PURPOSE - We designed a prospective single arm Phase II study to evaluate the feasibility and mechanisms of apoptosis induction after Ad-p53 (INGN 201) gene transfer and radiation therapy in patients with non-small cell lung cancer.
EXPERIMENTAL DESIGN - Nineteen patients with nonmetastatic non-small cell lung cancer who were not eligible for chemoradiation or surgery were treated as outpatients with radiation therapy to 60 Gy over 6 weeks in conjunction with three intratumoral injections of Ad-p53 (INGN 201) on days 1, 18, and 32.
RESULTS - Seventeen of 19 patients completed all planned radiation and Ad-p53 (INGN 201) gene therapy as outpatients. The most common adverse events were grade 1 or 2 fevers (79%) and chills (53%). Three months after completion of therapy, pathologic biopsies of the primary tumor revealed no viable tumor (12 of 19 patients, 63%), viable tumor (3 of 19 patients, 16%), and not assessed (4 of 19 patients, 21%). Computed tomography and bronchoscopic findings at the primary injected tumor revealed complete response (1 of 19 patients, 5%), partial response (11 of 19 patients, 58%), stable disease (3 of 19 patients, 16%), progressive disease (2 of 19 patients, 11%), and not evaluable (2 of 19 patients, 11%). Quantitative reverse transcription-PCR analysis of the four p53 related genes [p21 (CDKN1A), FAS, BAK, and MDM2] revealed that Bak expression was increased significantly 24 h after Ad-p53 (INGN 201) injection and levels of CDKN1A and MDM2 expression were increased over the course of treatment.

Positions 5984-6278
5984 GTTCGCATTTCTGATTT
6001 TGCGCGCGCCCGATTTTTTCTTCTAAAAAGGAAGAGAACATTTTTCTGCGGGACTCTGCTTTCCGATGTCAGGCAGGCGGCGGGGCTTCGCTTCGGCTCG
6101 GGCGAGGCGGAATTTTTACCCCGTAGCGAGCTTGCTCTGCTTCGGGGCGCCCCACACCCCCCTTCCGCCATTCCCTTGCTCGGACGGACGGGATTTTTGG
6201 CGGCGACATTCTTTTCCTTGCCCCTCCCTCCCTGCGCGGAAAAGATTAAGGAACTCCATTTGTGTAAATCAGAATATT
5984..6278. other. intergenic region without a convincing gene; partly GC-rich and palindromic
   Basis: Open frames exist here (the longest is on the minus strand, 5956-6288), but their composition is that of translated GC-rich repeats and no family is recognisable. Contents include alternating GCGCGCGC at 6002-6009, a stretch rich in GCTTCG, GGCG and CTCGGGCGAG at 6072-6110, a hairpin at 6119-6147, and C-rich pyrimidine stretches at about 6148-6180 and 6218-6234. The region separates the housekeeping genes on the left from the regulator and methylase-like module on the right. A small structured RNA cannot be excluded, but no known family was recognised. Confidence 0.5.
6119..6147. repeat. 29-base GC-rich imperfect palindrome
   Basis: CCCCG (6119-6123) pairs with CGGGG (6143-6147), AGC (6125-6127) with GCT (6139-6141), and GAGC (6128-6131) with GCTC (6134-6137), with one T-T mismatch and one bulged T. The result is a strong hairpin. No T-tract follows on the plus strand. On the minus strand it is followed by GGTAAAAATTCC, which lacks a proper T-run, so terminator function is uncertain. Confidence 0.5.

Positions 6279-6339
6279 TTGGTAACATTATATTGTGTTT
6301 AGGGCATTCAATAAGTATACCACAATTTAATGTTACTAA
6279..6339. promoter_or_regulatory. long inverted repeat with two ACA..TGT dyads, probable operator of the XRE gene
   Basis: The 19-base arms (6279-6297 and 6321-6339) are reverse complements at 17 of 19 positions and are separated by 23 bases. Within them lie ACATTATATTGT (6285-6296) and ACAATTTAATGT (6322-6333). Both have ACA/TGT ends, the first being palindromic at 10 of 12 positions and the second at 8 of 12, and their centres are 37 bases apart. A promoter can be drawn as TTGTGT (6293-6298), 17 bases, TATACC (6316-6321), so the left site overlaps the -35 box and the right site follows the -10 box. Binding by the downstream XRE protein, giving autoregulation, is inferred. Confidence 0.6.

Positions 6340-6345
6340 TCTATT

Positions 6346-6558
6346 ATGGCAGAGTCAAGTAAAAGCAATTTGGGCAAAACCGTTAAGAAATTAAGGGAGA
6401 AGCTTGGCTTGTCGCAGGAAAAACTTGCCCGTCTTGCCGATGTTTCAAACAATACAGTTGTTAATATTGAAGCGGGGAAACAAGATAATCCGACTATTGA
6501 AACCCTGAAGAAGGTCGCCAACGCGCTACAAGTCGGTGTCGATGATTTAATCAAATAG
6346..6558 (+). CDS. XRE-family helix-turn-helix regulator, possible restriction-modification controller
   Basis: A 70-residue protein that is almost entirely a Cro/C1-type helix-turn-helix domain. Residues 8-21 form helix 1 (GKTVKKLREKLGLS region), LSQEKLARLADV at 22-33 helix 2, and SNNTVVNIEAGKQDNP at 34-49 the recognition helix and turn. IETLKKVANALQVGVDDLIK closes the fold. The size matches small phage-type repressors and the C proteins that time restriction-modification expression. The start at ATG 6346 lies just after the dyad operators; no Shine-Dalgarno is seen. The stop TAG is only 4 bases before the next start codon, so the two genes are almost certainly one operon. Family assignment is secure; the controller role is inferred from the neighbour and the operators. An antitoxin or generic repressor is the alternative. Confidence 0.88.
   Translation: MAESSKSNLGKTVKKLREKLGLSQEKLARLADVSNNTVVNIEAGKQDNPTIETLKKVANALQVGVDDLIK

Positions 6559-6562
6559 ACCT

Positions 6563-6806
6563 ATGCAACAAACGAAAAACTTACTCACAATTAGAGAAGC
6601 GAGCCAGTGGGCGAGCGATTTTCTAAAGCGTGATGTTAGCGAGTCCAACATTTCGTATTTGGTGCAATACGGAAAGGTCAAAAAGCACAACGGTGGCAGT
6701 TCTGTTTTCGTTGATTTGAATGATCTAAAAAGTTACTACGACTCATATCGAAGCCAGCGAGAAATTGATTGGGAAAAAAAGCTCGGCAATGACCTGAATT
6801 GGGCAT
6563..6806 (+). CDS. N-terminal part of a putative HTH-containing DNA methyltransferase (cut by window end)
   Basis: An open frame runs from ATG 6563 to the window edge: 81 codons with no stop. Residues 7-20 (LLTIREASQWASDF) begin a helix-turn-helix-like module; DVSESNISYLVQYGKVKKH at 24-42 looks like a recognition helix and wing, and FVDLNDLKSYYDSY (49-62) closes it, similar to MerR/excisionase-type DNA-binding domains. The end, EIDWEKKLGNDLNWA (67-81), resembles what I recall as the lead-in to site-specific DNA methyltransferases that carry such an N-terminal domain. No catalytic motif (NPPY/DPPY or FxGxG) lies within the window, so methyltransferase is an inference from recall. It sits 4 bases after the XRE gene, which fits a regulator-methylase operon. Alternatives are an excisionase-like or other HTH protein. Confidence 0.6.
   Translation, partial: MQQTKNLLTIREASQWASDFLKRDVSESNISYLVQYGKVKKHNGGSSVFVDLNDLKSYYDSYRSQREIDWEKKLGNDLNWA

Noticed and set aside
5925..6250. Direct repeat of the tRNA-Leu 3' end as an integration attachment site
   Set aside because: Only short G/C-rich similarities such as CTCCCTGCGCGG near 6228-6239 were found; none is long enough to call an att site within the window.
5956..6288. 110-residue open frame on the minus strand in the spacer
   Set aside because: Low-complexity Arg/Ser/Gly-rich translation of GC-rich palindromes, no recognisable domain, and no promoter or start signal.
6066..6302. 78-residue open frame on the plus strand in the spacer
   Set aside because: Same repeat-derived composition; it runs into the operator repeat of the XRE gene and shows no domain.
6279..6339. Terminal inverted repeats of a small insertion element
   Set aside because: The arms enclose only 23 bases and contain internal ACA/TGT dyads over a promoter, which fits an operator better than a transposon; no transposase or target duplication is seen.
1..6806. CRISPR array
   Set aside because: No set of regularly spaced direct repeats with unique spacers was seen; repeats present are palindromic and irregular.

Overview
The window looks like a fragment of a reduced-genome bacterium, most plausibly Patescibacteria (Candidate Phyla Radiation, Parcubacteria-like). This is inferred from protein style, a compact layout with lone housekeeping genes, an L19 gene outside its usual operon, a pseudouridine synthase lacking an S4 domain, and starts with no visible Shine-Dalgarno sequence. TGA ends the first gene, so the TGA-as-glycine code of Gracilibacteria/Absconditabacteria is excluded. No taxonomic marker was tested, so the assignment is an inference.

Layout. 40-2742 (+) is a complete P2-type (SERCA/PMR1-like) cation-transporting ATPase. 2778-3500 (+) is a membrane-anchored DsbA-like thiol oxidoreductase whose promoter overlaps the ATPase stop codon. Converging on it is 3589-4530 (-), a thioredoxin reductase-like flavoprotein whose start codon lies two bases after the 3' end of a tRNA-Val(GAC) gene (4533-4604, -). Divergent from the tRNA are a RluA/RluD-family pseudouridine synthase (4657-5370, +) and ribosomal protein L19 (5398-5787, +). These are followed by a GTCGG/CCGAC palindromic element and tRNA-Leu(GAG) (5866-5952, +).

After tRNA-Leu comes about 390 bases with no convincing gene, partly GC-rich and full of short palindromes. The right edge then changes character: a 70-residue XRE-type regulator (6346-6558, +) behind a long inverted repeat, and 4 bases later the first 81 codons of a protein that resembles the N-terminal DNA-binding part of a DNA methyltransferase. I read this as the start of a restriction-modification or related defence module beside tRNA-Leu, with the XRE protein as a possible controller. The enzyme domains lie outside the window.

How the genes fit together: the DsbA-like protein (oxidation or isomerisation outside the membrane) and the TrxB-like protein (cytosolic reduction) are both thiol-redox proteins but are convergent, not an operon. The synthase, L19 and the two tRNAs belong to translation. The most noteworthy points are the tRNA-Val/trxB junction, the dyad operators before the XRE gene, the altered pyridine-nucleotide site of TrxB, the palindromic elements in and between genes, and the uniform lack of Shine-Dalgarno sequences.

CONCLUSIONS - Intratumoral injection of Ad-p53 (INGN 201) in combination with radiation therapy is well tolerated and demonstrates evidence of tumor regression at the primary injected tumor. Serial biopsies of the tumor suggest that BAK gene expression is most closely related to Ad-p53 (INGN 201) gene transfer.